The editorial continued: “Republican Attorney General Patrick Morrisey declared that ‘President Obama has a callous disregard for the poverty plaguing West Virginia and our country.’ He vowed to wage court battles against the proposed federal rules that ‘impose nationwide limitations on carbon dioxide emitted from existing coal-fired plants, requiring a staggering 30 percent reduction from these plants in a mere 15 years.’
“A West Virginia front group for the oil billionaire Koch brothers likewise attacked, attempting to blame the new pollution controls on Rep. Nick Rahall, D-W.Va., whom the Kochs are attempting to defeat through intensive political spending.”
In Kentucky, where Senate Minority Leader Mitch McConnell (R) is fending off a challenge from Secretary of State Allison Lundergan Grimes (D), both candidates immediately blasted EPA’s new power plant rule. But an editorial yesterday in Louisville’s The Courier-Journal criticized them both, suggesting sarcastically that their rhetoric could be harnessed for electric power.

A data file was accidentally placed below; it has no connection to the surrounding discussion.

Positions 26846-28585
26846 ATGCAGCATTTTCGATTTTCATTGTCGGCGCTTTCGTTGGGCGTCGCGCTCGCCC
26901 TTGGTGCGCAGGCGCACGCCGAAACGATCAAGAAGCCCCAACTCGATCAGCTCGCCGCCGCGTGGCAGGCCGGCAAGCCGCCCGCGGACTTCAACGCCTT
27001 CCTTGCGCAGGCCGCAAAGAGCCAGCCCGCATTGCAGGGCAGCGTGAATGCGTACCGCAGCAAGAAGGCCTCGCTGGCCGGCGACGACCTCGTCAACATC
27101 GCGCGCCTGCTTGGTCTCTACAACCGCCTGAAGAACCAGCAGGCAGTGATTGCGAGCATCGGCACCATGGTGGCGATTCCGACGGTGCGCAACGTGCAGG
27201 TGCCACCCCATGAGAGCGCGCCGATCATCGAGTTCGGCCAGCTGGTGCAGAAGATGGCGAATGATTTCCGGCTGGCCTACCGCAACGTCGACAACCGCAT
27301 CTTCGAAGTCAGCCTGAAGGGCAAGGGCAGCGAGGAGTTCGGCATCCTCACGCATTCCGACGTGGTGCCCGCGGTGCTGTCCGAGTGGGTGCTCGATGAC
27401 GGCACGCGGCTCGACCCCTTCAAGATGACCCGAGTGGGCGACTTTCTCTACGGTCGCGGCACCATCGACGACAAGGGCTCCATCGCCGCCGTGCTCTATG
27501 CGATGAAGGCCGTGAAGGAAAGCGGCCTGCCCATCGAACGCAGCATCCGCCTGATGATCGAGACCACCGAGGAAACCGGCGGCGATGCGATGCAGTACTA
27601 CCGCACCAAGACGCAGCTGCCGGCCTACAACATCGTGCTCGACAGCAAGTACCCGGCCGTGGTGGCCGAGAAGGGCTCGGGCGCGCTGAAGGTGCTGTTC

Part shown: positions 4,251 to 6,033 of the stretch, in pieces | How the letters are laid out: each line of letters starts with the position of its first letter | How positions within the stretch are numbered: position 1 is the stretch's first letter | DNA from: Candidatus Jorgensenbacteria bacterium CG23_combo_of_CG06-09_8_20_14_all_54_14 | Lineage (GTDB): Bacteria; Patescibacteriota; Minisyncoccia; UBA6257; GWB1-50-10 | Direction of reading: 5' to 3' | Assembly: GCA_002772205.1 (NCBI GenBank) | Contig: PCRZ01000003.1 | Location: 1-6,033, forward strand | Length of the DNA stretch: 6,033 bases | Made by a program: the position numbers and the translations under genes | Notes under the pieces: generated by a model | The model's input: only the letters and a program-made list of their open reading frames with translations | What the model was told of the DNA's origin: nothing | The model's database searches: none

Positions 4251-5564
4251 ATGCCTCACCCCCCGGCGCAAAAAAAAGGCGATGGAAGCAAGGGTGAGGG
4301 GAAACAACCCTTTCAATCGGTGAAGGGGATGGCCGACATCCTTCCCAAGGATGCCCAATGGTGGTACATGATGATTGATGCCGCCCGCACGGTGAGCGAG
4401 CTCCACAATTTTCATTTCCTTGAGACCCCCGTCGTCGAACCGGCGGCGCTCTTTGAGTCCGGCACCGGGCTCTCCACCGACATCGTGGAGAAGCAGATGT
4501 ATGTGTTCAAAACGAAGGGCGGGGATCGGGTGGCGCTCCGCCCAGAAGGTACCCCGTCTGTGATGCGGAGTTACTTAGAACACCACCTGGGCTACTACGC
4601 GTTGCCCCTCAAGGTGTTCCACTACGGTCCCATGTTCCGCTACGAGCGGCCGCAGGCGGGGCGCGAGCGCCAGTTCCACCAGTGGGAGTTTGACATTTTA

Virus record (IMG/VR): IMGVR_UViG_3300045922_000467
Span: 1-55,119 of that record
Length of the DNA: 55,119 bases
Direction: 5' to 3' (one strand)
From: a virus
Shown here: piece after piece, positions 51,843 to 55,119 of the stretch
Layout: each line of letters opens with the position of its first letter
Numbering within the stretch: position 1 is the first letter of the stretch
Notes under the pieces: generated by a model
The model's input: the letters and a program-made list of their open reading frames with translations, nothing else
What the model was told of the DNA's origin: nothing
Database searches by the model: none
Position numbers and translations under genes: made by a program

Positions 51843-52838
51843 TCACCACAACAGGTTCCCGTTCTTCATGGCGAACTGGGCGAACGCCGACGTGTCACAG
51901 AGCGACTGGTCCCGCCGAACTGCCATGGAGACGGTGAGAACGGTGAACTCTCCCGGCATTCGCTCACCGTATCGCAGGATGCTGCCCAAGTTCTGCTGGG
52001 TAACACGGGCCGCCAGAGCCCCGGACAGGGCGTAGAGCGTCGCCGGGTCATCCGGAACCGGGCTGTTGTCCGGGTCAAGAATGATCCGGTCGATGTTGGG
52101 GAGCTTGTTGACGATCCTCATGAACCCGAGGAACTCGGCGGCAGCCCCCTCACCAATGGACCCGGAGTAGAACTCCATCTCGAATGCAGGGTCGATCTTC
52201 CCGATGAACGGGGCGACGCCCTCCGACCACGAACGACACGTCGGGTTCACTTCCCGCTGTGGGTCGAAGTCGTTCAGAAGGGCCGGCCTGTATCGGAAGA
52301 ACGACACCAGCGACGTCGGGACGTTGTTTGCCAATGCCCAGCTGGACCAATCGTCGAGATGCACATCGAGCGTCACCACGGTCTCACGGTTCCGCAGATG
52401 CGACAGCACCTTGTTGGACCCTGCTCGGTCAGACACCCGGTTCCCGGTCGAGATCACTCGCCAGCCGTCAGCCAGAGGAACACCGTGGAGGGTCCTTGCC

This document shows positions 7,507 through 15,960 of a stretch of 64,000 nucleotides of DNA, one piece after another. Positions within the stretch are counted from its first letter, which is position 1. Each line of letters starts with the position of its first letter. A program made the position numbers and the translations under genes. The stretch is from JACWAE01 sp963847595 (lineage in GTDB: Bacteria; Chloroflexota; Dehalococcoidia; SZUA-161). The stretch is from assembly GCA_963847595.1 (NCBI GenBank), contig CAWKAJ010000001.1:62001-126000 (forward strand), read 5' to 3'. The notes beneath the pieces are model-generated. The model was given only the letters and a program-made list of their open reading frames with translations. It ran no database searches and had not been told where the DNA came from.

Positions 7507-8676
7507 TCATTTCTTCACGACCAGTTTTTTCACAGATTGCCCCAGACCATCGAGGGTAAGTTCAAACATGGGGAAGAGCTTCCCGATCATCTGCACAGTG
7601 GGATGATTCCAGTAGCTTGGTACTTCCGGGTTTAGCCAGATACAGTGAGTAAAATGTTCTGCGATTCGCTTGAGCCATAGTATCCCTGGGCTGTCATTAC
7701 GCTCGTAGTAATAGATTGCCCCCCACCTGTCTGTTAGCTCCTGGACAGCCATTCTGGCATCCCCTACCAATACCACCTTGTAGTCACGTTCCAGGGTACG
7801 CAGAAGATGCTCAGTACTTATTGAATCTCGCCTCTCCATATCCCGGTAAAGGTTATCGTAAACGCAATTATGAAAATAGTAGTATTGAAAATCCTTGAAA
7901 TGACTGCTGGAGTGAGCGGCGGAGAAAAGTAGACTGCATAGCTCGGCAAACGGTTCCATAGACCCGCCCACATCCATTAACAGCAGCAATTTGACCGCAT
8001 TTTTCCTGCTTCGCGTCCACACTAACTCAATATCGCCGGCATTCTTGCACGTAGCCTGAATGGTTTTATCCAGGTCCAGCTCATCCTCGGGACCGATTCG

“For Mr. McConnell, it’s just another tiresome rant against the administration to mask his utter lack of effort to focus on the future of Kentucky — particularly impoverished Eastern Kentucky, for too long dependent on dwindling coal jobs,” the newspaper wrote. “What has he done to diversify the economy or provide more opportunities to the region?
“For Ms. Grimes, it’s a failure to lead on an issue where she could distinguish herself from her opponent and show that she accepts the challenge of diversifying the economy and pursuing new, cleaner sources of energy for Kentucky. Why is she afraid to own a Democratic initiative?